WASHINGTON (Reuters) - The U.S. Securities and Exchange Commission proposed rules on Wednesday to simplify the disclosures that publicly traded companies must file with the agency when communicating with investors.
Republican U.S. President Donald Trump has vowed that his administration will cut red tape for businesses and SEC Chairman Jay Clayton endorsed the proposed rules at his first open meeting on Wednesday.
Under the new rules, aimed at lightening the compliance burden, companies may omit some references to risk factors and incorporate online references like hyperlinks that could reduce paperwork.
The new rules were conceived under the presidency of Barack Obama, a Democrat, and have broad support.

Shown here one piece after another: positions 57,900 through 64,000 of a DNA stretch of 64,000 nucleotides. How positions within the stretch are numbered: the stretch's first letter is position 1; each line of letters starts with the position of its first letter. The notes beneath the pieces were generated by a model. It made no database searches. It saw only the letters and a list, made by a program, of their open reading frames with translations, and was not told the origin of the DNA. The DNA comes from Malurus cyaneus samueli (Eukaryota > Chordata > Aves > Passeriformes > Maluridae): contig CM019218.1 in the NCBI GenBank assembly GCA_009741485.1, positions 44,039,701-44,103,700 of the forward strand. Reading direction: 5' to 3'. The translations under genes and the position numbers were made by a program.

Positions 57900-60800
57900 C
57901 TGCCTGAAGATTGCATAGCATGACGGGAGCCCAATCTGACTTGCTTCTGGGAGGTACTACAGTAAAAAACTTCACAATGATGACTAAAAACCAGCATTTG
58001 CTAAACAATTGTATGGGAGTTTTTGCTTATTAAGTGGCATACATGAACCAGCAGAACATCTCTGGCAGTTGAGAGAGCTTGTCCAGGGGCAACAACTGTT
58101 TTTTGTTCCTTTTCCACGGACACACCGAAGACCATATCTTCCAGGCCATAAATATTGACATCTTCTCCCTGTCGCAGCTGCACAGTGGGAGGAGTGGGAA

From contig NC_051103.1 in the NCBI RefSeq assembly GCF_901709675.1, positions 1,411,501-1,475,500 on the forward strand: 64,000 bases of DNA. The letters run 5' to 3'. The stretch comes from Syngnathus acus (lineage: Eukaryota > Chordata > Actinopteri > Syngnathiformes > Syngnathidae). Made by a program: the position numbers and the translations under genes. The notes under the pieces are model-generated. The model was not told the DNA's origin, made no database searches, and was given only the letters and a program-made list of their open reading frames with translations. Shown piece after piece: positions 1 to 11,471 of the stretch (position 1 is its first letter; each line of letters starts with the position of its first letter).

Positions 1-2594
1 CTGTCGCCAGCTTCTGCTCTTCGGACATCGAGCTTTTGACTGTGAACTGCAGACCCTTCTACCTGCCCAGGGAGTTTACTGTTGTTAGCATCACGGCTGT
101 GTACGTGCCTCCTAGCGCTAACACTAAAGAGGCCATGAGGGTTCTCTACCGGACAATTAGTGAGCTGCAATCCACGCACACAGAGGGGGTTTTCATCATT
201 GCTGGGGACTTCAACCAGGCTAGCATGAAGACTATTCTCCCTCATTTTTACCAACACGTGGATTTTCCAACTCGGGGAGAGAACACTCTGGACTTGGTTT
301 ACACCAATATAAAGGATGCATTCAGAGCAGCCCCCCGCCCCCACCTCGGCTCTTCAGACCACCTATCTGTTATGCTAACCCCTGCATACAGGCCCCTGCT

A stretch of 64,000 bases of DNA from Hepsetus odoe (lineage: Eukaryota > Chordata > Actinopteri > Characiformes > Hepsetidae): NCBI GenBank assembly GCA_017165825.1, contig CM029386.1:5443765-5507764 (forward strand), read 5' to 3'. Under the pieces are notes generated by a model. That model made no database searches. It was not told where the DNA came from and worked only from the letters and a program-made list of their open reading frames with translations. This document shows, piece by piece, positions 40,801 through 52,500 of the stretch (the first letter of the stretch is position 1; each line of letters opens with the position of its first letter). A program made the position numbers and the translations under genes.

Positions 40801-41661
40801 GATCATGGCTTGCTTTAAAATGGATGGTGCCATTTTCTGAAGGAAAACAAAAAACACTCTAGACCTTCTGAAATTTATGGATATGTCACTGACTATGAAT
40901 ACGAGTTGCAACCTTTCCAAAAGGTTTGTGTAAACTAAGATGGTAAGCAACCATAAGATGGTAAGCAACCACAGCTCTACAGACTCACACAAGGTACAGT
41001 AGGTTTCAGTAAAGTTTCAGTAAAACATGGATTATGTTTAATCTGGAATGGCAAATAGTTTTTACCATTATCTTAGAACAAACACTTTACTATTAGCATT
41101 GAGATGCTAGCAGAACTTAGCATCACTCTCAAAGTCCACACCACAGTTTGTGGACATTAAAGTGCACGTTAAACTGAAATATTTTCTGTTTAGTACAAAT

“I am supportive of today’s proposal because it would make some modest and marginal changes to our disclosure framework,” said Commissioner Kara Stein, the only Democrat on the three-person SEC panel.
The public has 60 days to comment on the proposal.
In a statement, the SEC said the changes are “intended to improve the readability and navigability of disclosure documents and discourage repetition and disclosure of immaterial information.”
Reporting By Patrick Rucker; Editing by Meredith Mazzilli